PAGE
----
ev3.NET at Brick Cascades 2017
Last year we showed off our Lego robot at the Brick Cascades Lego convention in Portland Oregon. It was so much fun we had to go back this year. Of course we also had to make a few improvements to our creation so it would be more interesting to look at and even more useful for teaching kids about robotics and computer programming.
A robot this awesome should travel in style, so we made a neat carrying case for it
When it is all put together, you can drive the robot with an XBox remote, and LED lights on the display will react to the readings from the robot’s sensors.
The system includes a number of components that all fit into the robot’s box.
The case includes an old tablet computer that can run our ev3 Control Panel software, or it can be a remote terminal when we are running the software on the Raspberry Pi to control the robot.
The Raspberry Pi is used with a Wi-Fi dongle to create an ad-hoc wireless network. The ev3.NET robot connects to this network so you can control it by sending commands over Wi-Fi. The remote terminal and Android phone are also connected to this WiFi network so they can mirror the Raspberry Pi’s display.
At the heart of the system is a Raspberry Pi running our ev3.NET control software. It is powered from a 3.7 V lithium ion battery mounted under the frame.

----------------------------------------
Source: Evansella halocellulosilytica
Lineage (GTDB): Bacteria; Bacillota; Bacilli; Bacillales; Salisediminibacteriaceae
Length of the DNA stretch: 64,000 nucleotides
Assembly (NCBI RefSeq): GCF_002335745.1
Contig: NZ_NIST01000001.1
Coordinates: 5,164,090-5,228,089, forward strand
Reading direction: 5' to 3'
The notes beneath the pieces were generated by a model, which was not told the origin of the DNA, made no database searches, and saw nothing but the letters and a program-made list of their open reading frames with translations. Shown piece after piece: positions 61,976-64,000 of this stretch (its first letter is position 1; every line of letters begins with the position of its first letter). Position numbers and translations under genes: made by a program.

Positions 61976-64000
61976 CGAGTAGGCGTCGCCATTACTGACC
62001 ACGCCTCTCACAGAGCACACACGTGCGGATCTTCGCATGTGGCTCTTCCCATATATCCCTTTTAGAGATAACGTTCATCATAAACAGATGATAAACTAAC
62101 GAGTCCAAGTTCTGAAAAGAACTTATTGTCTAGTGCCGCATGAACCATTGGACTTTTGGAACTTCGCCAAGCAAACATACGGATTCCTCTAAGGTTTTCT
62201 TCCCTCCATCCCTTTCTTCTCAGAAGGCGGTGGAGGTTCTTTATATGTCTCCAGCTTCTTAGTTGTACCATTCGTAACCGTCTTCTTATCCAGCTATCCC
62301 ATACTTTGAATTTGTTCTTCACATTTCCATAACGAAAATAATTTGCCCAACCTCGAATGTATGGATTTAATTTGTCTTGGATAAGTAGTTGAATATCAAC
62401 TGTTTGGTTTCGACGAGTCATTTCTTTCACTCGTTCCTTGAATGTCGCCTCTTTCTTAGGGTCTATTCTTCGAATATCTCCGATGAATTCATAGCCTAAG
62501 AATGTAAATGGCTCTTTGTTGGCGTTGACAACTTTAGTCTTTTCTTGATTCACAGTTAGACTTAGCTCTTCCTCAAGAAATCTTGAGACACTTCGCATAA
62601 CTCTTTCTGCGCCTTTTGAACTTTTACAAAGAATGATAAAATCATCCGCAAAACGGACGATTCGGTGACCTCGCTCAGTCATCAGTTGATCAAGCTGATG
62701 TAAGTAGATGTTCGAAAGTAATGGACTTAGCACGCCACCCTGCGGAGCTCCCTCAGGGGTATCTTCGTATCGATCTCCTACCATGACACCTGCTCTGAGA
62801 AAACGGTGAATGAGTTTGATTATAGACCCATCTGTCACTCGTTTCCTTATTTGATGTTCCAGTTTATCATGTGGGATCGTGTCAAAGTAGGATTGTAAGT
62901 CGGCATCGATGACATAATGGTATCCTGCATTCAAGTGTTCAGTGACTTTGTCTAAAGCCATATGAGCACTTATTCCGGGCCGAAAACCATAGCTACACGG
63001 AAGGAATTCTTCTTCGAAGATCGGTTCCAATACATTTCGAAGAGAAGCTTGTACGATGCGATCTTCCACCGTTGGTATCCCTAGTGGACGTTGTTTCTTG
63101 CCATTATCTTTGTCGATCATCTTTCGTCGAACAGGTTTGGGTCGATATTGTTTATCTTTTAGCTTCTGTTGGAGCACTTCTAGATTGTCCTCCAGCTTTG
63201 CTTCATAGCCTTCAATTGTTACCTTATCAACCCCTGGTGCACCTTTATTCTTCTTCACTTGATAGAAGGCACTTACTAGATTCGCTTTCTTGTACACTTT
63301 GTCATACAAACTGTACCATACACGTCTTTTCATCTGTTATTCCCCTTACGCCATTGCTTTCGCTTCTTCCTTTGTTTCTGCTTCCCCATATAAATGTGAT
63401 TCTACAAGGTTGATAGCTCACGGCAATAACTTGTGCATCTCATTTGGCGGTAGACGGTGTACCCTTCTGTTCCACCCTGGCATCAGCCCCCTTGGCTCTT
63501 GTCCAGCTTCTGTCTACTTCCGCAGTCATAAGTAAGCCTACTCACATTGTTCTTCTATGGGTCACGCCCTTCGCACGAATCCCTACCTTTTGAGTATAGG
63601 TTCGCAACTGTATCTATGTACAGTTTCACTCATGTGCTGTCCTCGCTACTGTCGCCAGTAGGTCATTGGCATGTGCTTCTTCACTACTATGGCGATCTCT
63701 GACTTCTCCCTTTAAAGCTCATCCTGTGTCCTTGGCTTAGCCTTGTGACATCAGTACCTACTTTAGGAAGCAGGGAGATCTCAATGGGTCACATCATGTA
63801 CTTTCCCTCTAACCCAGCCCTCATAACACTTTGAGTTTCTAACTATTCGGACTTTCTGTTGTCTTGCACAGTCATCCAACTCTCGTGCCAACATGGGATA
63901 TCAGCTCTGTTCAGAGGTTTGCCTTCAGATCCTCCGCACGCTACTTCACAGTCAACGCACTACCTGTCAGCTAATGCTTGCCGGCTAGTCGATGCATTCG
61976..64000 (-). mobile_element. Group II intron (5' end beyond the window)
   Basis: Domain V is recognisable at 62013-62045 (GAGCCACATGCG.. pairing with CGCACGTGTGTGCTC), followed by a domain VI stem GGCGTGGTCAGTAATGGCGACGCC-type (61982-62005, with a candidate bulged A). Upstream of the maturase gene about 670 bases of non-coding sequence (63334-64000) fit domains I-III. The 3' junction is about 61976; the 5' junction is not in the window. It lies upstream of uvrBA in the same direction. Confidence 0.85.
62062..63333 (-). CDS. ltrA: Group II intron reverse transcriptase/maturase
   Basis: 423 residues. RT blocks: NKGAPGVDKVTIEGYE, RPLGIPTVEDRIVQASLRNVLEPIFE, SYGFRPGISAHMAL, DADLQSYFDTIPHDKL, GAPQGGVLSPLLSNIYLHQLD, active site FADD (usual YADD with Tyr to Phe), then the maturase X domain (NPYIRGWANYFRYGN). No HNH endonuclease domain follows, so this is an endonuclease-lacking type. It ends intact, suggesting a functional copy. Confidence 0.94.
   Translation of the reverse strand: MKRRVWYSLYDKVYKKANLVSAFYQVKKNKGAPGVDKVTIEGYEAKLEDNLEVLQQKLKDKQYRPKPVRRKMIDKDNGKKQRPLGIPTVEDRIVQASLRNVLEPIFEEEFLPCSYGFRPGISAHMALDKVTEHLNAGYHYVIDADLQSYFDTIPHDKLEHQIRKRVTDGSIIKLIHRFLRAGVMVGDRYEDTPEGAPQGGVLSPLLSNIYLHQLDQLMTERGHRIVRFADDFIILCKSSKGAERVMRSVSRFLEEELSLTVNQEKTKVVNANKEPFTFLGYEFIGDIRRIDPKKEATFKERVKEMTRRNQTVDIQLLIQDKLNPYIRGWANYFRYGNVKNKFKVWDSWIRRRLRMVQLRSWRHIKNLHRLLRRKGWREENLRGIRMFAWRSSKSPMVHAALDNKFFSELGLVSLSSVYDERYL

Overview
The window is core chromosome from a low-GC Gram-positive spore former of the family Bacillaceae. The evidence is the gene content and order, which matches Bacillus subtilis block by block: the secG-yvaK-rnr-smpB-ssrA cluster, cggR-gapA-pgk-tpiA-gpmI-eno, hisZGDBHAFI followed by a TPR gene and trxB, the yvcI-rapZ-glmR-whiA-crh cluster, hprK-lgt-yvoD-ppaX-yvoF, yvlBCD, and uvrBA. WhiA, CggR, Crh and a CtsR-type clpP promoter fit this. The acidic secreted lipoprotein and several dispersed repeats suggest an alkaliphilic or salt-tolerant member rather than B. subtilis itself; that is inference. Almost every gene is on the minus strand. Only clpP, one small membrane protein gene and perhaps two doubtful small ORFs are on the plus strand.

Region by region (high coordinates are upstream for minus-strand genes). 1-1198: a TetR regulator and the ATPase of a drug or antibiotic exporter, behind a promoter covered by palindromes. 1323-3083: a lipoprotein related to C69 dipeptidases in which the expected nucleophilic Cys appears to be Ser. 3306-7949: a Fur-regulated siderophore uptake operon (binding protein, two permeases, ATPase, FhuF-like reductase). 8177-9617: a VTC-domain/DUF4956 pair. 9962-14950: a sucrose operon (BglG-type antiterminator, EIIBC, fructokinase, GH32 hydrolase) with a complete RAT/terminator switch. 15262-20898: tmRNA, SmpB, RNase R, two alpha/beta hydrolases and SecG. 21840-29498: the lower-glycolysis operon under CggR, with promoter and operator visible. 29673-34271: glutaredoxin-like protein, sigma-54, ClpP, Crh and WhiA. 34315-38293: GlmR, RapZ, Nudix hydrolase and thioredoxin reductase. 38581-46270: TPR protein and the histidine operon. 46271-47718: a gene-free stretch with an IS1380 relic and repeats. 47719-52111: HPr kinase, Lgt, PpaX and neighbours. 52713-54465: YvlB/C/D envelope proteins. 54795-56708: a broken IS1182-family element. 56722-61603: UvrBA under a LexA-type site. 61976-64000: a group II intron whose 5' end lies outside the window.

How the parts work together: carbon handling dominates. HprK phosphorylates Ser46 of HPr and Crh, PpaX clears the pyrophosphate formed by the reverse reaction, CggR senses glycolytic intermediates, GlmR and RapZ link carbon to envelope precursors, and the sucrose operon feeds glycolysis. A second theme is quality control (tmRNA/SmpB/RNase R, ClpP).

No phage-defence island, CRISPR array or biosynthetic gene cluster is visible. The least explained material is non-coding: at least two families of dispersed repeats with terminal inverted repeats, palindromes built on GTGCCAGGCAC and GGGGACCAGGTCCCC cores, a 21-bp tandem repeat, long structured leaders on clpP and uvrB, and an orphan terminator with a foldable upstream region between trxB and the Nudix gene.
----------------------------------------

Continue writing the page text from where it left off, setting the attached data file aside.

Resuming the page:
There is a charging circuit board so you can run the PI and charge the battery at the same time.
The goal of the project was to build something to demonstrate the behavior of the robot’s sensors and how you can use the sensor readings in your robot control code.
For more examples of how the sensor display responds to the robot’s sensor readings, see our page here:
The sensor display system includes a MCP23017 pin expanding chip to run the seven segment display and a PCA9685 PWM chip to run additional circuits including the RGB LED for the color light display.
The Raspberry Pi is connected to the chips using I2C, which requires only two wires connected to the Pi. There are additional connectors for 5V power to the chips, and separate 5V power to the lights.
The robot started each day parked behind his fence.
As soon as the crowds arrived, we enjoyed demonstrating what our creation can do. It was nice to see the kids understand the difference between a remote control machine (such as when we were driving it with the XBox remote) and a robot (such as when it was driving itself around using the sensor readings to navigate).
We are looking forward to Brick Cascades 2018, and we are are already thinking about what ev3.NET version 3.0 is going to look like.